Windows Phone Market Share Drops to 2.5 Percent
While the overall smartphone market continues to grow on the back of Google and Apple's mobile platforms, others, including Windows Phone, are underperforming.
Global smartphone shipments passed the 300-million-mark for the first time in the second quarter of 2014, ballooning by over 25 percent from the year-ago period, according to data released Thursday by IDC.
The vast majority (over 96 percent) of those smartphones ran Google Android and Apple iOS. In fact, those those were the only two platforms that experienced year-over-year shipment growth in Q2. Android, which accounted for nearly 85 percent of the market, increased its shipments by 33.3 percent over last year's Q2. iOS, with market share of nearly 12 percent, grew its shipments by a more sedate 12.7 percent year-over-year.
Windows Phone, meanwhile, lost market share ground from an already low perch. It captured just 2.5 percent of the market in Q2 2014, down from 3.4 percent in Q2 2013. Its shipments declined by over 9 percent year-over-year, according to IDC's data, totaling just 7.4 million.
"It's been an incredible upward slog for other OS players," noted Melissa Chau, IDC senior research manager, in a prepared statement. "Windows Phone has been around since 2010 but has yet to break the 5% share mark ... The biggest stumbling block is around getting enough partnerships in play -- not just phone manufacturers but also developers, many of which are smaller outfits looking to minimize development efforts by sticking to the two big ecosystems."
Microsoft has made some strides in growing its stable of Windows Phone manufacturers, adding at least 11 new OEMs this year. However, it is still struggling to encourage developers to create apps for the OS. Currently, there are over 300,000 Windows Phone apps, compared to over 1 million for Android and iOS each.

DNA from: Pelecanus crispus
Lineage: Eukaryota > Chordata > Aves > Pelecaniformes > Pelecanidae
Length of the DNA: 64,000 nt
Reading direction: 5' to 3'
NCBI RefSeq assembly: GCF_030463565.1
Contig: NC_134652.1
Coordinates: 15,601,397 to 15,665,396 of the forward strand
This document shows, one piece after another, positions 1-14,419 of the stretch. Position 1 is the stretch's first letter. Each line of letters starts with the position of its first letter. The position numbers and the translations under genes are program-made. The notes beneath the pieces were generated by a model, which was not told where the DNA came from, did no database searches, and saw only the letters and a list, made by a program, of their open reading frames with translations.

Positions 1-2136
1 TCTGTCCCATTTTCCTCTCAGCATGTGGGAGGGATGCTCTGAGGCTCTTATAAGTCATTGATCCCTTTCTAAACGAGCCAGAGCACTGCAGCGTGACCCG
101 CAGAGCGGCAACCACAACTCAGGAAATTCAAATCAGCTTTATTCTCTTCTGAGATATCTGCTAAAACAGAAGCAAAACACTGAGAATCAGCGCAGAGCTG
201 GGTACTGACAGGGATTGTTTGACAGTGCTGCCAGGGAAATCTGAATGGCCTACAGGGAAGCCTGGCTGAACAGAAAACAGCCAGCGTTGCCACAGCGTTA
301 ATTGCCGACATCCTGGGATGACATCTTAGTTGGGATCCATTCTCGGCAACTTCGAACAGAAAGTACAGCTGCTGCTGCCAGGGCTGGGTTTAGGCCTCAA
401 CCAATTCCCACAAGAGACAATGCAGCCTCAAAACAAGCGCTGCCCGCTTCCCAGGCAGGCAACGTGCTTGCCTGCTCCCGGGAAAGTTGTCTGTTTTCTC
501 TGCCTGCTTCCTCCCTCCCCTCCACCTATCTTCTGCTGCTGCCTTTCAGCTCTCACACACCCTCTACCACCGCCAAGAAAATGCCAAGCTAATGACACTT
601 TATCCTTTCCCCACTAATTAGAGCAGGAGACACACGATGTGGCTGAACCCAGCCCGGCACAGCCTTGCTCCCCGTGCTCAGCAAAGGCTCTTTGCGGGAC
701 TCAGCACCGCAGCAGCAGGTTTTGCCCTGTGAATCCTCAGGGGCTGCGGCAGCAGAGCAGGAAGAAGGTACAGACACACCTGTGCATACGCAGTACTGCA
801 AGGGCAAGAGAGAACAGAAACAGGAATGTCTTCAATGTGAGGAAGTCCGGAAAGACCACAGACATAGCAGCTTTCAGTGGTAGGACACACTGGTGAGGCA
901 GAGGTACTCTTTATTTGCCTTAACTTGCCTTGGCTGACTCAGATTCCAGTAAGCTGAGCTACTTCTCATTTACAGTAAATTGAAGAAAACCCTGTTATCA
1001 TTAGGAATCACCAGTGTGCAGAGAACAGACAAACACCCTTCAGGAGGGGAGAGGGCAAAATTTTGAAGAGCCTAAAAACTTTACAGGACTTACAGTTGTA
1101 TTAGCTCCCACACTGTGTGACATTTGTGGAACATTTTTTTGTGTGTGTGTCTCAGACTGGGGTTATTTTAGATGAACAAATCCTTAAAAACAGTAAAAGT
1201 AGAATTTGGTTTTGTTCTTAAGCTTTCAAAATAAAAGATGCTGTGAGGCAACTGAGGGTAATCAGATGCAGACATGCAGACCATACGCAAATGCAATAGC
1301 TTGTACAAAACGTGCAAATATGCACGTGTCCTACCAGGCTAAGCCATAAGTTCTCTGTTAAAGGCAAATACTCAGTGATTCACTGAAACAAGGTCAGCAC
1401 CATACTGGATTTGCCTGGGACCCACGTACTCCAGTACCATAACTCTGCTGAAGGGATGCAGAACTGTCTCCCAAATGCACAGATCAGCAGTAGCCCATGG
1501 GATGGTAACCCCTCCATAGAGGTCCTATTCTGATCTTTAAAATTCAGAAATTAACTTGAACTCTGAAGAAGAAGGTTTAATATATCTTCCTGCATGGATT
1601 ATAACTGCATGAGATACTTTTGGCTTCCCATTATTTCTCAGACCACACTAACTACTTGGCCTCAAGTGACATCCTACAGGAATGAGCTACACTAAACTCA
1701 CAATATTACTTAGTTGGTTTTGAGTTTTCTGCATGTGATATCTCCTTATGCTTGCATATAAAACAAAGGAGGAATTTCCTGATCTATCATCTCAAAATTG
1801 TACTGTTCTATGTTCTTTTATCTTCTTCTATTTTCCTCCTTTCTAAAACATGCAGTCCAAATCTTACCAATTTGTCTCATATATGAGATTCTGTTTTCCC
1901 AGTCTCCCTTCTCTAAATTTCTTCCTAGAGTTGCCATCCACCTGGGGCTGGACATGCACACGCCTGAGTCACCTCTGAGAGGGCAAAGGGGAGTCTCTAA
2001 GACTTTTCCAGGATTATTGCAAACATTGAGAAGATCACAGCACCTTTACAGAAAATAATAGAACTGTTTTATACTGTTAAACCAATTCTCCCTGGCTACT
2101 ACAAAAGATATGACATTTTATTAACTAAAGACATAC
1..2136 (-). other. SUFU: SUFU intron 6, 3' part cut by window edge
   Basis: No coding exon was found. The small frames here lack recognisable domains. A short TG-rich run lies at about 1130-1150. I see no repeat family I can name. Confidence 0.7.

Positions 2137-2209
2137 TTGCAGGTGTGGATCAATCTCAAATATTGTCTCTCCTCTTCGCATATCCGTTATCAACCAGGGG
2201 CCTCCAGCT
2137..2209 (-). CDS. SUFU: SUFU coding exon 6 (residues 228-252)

Microsoft has signaled in recent months that it intends to focus more of its smartphone efforts in the low-end device space, which has historically been the domain of Android. For instance, it has plans to transition the low-end Nokia X from Android to Windows Phone, positioning it as an entry-level device for consumers in emerging markets or first-time buyers. This is a strategic move, given than over 61 percent of all Windows Phone shipments in Q2 were devices that cost $200 or less (see table). By comparison, a slightly smaller percentage of all Android shipments (59 percent) were in the low-end category.
However, because of its much higher volumes, Android remains the platform of choice in the low-end market.
"With many of its OEM partners focusing on the sub-$200 segments, Android has been reaping huge gains within emerging markets," noted IDC Research Manager Ramon Llamas, adding, "With the recent introduction of Android One, in which Google offers reference designs below $100 to Android OEMs, the proportion of sub-$200 volumes will climb even higher."
IDC noted, however, that Windows Phone could become more competitive in the low-end market during the second half of the year, when its new OEMs -- many of which are located in emerging economies -- begin releasing devices.